Can it really be remission?
At my next appointment, a month later, I was still not seeing much improvement so my dosage of MTX was increased to 20mg. A month after that, I go back to the rheumy and this is where he tells me that he thinks I may be in remission! My blood work showed no active disease activity, my joints were moving better and the physical signs of inflammation were no longer there. This came as a real surprise to me because although I was feeling much better, I still wasn’t great?! Admittedly, I feel better and I can do more but I don’t feel at all like I’m anywhere near remission.
I’m also not getting my hopes up. Over the next few months, I will halve my Sulfasalazine and see how that goes. During this time, I would’ve also returned to on site work which, will play havoc on my stress levels so I’m not getting excited just yet about possible remission.
How to put rheumatoid arthritis into remission
So… you’re probably wondering, how did you do it?! How did you get onto Remission Rd?
Well, that’s just the thing, I have no idea.
I’d hardly done any real exercise.
I’ve been eating all the wrong things and then some.
I was put back on MTX which didn’t help me the first time I took it and for a much longer period.
My most recent flare was only 2 months prior.
For the past year or so, I have been taking MTX, Hydroxychloroquine (Plaquenil) and Sulfasalazine. I’m not stating this because I think it’s the magic combo. Each person with RA will have a different cocktail of meds that will work for them. I wanted to state my meds because I want to point out that I am at this point (remission) while taking medication. Rheumatoid arthritis remission without medication may work for some but it didn’t work for me. You can read more about that here. I have, and will always advocate for doing what works best for you.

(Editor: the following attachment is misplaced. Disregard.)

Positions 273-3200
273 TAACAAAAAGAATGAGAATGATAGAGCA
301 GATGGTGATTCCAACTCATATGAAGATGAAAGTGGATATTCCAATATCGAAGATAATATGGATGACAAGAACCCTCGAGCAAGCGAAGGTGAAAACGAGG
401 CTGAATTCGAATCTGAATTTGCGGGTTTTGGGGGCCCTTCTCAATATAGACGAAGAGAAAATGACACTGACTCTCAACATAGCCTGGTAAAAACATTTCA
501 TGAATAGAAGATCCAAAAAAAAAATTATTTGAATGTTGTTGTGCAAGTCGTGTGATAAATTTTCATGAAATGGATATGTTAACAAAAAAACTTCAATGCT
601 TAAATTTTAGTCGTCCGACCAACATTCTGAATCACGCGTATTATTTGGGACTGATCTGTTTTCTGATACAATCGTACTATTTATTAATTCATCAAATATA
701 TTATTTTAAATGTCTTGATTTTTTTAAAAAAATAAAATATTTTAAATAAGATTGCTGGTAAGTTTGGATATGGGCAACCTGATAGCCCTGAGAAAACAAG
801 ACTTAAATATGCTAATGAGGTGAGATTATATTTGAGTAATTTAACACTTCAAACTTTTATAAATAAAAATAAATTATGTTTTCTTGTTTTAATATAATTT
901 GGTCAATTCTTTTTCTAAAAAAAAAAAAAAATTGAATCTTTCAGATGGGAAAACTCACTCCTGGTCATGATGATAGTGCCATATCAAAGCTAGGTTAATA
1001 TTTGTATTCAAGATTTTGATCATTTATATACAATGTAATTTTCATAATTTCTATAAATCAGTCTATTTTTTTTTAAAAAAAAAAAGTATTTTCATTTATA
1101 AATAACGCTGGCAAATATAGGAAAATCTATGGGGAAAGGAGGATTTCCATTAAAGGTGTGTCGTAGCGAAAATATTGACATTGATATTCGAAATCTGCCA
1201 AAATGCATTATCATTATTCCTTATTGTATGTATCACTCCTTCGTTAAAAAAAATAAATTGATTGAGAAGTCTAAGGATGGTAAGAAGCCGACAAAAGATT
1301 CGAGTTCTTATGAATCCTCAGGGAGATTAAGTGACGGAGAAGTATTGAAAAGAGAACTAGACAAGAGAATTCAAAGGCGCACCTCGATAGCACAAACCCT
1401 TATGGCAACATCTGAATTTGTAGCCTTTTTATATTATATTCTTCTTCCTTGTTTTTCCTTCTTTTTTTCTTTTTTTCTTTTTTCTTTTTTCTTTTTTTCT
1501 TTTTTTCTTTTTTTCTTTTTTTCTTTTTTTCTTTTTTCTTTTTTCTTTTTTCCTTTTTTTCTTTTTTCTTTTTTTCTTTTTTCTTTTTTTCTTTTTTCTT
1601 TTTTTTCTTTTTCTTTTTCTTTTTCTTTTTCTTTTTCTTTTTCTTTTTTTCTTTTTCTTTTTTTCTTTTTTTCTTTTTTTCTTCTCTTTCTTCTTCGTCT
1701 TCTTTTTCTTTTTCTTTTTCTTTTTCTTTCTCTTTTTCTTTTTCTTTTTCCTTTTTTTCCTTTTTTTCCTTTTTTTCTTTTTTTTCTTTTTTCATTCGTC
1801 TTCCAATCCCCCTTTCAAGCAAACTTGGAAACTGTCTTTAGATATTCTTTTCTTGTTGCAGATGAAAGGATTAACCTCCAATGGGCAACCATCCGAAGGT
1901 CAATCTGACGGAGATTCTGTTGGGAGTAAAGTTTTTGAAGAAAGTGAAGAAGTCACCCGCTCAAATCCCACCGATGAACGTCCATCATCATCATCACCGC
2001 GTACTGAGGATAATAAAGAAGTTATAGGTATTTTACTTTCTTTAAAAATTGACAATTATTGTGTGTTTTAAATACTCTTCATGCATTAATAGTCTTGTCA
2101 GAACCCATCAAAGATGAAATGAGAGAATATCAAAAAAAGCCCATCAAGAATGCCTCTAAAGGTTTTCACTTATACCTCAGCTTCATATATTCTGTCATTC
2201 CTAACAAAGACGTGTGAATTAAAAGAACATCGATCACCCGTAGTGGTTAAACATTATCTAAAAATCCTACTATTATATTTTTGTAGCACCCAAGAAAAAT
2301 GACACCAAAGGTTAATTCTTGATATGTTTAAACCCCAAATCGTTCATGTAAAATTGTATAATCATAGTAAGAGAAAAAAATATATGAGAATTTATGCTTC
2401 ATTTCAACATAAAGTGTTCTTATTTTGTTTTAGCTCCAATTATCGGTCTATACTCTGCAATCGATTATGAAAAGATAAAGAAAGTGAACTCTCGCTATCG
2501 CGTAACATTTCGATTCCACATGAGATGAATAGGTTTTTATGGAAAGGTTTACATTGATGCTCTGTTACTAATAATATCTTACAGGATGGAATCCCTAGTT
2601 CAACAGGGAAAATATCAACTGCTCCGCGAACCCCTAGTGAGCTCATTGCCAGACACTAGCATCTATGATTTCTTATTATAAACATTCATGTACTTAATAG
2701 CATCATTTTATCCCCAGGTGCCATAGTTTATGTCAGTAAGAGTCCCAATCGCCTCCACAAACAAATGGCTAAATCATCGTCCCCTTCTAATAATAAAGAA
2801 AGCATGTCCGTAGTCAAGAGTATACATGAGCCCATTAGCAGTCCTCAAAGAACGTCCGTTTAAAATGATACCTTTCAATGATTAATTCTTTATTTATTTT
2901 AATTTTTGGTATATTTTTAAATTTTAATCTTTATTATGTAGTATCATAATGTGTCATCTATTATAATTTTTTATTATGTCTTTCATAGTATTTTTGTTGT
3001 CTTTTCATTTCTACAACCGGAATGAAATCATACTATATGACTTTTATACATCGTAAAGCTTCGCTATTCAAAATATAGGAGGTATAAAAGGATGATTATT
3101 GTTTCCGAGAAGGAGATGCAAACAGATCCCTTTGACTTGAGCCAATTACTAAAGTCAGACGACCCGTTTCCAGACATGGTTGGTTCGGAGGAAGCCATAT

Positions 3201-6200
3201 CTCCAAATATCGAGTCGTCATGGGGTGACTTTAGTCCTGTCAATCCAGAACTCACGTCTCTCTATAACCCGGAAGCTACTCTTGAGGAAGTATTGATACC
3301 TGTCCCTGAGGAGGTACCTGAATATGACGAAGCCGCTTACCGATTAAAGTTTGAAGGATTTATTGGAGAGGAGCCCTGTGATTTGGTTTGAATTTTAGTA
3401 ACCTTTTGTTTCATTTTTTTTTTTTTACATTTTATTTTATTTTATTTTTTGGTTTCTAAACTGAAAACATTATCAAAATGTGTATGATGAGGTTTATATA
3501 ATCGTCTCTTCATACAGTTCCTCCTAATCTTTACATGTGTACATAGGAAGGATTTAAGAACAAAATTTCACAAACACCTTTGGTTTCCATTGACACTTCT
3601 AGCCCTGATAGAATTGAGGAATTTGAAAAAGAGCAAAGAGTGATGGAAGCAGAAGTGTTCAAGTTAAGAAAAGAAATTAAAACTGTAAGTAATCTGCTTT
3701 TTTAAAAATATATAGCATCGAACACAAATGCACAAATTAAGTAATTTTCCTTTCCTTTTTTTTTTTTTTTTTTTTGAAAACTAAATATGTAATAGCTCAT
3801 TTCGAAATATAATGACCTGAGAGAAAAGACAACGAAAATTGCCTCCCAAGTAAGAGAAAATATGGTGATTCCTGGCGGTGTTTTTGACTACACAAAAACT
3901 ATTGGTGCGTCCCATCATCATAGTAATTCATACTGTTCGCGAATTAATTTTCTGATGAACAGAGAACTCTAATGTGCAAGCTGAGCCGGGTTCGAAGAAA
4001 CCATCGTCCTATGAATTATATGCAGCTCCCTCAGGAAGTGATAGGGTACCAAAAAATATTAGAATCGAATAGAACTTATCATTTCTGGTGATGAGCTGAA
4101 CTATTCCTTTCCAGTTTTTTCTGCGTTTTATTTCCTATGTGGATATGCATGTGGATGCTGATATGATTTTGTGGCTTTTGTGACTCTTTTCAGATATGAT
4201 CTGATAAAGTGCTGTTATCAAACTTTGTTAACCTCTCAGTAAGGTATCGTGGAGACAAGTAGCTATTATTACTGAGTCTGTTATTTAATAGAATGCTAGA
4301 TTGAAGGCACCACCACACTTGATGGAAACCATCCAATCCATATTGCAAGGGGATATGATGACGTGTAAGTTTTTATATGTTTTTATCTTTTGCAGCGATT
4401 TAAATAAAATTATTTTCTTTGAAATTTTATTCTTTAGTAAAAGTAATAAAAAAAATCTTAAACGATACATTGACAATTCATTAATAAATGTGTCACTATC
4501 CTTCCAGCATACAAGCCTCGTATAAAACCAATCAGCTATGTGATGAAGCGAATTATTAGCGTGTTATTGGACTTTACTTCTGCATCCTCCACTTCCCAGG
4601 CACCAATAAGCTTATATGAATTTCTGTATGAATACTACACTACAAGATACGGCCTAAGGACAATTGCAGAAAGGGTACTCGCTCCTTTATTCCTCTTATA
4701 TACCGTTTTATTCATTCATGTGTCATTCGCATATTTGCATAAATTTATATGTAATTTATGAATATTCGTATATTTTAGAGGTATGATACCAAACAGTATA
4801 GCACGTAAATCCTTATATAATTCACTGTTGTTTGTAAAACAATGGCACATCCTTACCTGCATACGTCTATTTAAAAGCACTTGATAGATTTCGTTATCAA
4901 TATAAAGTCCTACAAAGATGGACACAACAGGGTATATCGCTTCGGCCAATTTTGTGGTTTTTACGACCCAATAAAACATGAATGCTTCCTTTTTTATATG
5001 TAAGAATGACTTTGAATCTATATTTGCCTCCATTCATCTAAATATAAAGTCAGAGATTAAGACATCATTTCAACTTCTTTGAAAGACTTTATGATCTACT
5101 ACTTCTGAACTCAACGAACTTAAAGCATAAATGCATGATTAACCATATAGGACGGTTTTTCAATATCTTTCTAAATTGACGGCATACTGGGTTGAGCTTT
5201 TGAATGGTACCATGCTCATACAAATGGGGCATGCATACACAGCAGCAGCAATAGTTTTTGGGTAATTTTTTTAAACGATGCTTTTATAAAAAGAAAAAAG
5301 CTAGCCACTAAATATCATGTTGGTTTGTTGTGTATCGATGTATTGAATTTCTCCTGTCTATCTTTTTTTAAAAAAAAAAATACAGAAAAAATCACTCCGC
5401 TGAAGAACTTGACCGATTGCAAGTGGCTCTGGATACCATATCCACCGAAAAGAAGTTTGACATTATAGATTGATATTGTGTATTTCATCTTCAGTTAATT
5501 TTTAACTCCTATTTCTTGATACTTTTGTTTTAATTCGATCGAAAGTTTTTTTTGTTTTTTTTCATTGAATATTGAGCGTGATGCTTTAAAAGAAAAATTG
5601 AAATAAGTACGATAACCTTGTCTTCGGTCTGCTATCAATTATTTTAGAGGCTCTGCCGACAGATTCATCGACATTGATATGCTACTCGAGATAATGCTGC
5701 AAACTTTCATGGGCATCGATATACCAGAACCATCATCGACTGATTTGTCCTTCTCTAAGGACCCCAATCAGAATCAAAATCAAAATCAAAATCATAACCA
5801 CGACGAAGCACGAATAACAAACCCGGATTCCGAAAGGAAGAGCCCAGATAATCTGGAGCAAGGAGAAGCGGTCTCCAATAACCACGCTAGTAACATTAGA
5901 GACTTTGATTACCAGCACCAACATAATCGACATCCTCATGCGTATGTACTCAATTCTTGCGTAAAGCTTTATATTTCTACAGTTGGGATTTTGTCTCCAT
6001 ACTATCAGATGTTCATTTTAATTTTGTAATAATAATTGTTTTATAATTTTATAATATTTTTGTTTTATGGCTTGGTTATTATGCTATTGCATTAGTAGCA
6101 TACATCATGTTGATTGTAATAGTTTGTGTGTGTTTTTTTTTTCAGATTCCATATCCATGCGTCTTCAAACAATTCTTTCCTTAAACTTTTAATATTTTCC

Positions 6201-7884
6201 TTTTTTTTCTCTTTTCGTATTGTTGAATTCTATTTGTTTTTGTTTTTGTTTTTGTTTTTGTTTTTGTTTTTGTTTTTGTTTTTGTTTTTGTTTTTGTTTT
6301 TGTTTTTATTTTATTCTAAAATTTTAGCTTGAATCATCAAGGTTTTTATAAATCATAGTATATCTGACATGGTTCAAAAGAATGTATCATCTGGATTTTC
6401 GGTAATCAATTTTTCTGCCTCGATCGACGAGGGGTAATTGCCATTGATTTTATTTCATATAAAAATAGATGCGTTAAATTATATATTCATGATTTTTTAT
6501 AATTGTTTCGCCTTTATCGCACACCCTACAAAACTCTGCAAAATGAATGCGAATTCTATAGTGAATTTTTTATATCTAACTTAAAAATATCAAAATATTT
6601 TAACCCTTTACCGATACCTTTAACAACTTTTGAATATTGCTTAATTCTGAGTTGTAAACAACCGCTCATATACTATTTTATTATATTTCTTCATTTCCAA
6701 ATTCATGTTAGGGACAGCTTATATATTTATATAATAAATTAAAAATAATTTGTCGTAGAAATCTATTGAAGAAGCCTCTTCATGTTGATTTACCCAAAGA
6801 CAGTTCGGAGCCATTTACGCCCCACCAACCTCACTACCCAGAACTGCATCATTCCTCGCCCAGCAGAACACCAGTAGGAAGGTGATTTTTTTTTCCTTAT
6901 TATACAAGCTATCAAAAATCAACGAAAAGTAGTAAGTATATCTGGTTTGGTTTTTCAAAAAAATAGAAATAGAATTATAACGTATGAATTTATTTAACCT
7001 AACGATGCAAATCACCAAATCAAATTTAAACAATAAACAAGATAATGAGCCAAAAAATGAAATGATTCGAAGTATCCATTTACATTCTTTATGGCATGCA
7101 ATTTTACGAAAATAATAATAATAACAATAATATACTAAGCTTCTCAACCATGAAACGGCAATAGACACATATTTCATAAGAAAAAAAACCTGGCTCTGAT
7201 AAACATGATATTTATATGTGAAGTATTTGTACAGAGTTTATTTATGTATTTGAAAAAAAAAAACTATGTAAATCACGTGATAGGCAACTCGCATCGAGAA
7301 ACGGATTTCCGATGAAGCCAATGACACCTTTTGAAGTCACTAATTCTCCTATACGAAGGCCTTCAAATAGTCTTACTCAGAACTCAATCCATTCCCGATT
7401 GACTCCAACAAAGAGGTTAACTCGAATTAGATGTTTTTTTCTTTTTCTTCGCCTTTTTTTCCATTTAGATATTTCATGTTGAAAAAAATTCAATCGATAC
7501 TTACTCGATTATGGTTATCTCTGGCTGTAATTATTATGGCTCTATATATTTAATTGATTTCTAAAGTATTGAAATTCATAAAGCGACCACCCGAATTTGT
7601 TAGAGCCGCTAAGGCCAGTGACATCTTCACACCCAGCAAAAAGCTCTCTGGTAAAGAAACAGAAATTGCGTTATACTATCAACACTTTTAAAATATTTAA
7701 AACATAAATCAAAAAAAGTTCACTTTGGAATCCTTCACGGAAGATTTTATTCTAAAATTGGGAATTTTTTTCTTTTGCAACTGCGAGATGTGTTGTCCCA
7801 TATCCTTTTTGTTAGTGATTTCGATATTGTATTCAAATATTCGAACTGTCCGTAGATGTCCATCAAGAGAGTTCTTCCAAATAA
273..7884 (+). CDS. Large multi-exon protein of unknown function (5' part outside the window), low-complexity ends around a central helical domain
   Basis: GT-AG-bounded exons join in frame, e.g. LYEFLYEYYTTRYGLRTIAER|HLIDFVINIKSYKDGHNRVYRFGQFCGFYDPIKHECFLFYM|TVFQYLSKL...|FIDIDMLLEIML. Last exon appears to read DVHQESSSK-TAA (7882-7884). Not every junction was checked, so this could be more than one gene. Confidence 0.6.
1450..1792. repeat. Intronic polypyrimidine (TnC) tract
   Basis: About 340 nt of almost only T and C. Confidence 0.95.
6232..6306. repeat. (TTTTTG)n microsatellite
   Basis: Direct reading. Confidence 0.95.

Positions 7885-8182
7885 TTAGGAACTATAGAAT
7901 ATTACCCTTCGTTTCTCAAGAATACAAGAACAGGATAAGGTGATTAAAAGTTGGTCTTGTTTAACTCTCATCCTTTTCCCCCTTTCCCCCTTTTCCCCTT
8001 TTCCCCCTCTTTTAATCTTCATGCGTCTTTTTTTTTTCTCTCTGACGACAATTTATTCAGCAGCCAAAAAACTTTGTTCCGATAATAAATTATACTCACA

I get remission, You get remission, Everyone gets remission
Remission as I see it, is a bit of a lottery. I, like many others, have tried many different ways to improve our symptoms. What works for one doesn’t work for another as I’ve discovered. Some have found remission from a change in diet, some have found remission after finding the right combination of meds and others have found remission after moving to another state. The idea I think is not to lose faith.
Rheumatoid arthritis success stories can sometimes be a real bummer to read about, especially if you have been an RA warrior for many many years and have tried everything. By the same token rheumatoid arthritis recovery stories can offer great hope. That’s why I’ve chosen to share my story because remission can just be really spontaneous and random. It could also be a combination of things that overtime, has made a difference. The point is to just keep going. Keep living life the best you can and give it the best you got. There will be some horrible days but there will also be good days. You can read more about RA warrior life here or what it means to beat RA here.
I view RA as a race. The finish line is remission or cure, whichever word you want to use. I have hope that there is a finish line and that I will get to that finish line. The race however, is not a sprint but a marathon. I’ve settled in for the long haul and I’ll just take each day as it comes.The Rheuma Mill
Rheumatoid arthritis chat room
Join our Facebook support group here. You can ask questions and mingle with other people with rheumatoid arthritis stories. There is also a I love someone with RA support group here if you fall into that category. Support groups are a great way to share RA stories. You can learn a lot from rheumatoid arthritis personal stories, including rheumatoid remission.
If you have put your rheumatoid arthritis in remission, share your story in the comments section!